No. Because that’s ridiculous. And because the road just wasn’t a problem.

I left because my social awkwardness had taken over. Again. I had given myself several pep talks beforehand. I was going to talk to strangers, share histories and ideas, maybe make some new friends. I was going to shoot more Nomad Origin Stories.

N-n-n-n-o. So there was no point hanging around.

Now I’m with an old friend as other friends pass through. I can deal with that. (Though I have no idea how was I ever able to make these friends in the first place.)

Saturday, January 12, 2019

Summer in January (in the Northern Hemisphere)

No, it’s not weather for shorts and air conditioning. It’s that no food makes me think fondly of summer more than tomatoes on toasted sourdough. Sort of BLT without the B or L. Thank you horticultural science, market systems, and modern transportation that make vine ripened tomatoes available in winter.

Desert stealth

Doin’ the RTR again

The Rubber Tramp Rendezvous had been in full swing by the time I arrived a few days “late.” This is my sixth one. There’s a new location, and a new (and welcomed) (by me, anyway) level of staffing, organization and traffic control.

Rumors and guesses say there could be as many as 10,000 attendees this year. Alarmist curmudgeons insist it’ll be much more and that there will be mayhem, plague and mass death. Hourly. I haven’t talked to anyone who might have semi-official, semi-accurate numbers. Whatever the total, it was too much for some of my friends. They left before I got here.

Things were calm, though, as the sun rose and few people had crawled out into the new day. Or fired up their generators.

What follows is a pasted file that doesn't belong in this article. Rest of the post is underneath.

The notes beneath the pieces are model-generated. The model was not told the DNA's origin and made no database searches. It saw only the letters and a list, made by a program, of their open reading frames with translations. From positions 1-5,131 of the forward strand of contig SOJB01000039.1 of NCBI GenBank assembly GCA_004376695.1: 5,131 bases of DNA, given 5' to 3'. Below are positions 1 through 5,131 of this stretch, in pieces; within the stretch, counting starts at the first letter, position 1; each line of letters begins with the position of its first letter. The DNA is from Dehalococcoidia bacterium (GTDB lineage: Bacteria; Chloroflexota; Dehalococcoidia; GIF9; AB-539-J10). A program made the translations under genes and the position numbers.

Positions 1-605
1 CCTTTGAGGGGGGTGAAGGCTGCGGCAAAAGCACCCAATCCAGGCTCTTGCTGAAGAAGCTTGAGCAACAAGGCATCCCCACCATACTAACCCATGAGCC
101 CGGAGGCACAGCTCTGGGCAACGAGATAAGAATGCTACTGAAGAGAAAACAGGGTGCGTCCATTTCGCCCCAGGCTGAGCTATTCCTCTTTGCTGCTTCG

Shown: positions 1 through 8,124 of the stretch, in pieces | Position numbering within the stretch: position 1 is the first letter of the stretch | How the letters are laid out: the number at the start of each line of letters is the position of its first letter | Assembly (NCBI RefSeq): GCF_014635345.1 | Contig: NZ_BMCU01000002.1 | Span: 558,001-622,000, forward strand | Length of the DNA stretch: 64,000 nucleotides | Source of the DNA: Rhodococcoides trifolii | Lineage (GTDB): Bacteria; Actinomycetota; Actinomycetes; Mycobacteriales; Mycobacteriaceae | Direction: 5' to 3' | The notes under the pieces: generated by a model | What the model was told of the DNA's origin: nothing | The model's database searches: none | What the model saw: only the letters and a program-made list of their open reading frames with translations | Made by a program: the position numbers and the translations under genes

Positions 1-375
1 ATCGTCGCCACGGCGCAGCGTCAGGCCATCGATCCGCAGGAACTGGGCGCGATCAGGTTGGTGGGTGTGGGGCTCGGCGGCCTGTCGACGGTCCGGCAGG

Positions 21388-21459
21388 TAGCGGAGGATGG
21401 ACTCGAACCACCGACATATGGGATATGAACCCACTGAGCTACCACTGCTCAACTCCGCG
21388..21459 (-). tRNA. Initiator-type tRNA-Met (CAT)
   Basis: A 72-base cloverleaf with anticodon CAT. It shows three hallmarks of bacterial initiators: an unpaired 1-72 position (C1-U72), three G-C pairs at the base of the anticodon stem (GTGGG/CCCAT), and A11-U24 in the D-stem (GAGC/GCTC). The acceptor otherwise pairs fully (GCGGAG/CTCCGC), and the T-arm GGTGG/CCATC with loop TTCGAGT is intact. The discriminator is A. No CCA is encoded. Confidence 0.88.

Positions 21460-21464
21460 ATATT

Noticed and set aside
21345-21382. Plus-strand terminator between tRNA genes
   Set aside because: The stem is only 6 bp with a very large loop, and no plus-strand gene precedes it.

I won’t stay long. I wanted to come and see for myself so that when others tell their tales I’ll know what they’re talking about. And whether they know what they’re talking about. Some people are so full of it.

My view of some of the neighbors

Friday, January 11, 2019

Sherita

Sherita is traveling the country in her minivan, hoping to find the right place for a yurt and a garden. Perhaps New Mexico. She creates curricula to teach English speakers Spanish, and Spanish speakers English. Y ella es muy encantadora.

Where I was

To me it’s not crazy to drive from Arizona just to spend a day at the Coast. It’s the opposite. It keeps me from going crazy. Or crazier.

The surf was calm at the notorious Wedge. No surfers, but two dogs. And a semi-crazy old dude who lives in a van.

Tuesday, January 8, 2019

De-tamed

One of my favorite authors, Craig Childs, wrote the other day about stray cats that have passed through his family’s life. One sentence grabbed me:
Feral means reverted to an untamed state from one of domestication.
Most of us nomads have escaped domestication, turning from house cats to free ranging owners of our own life. There are those who want to take us in, feed us, clean us up, vaccinate us, chip us, declaw us, neuter us. We decline. Been there, done that, got the mortgage. But thanks for the shower. And wifi. Gotta go.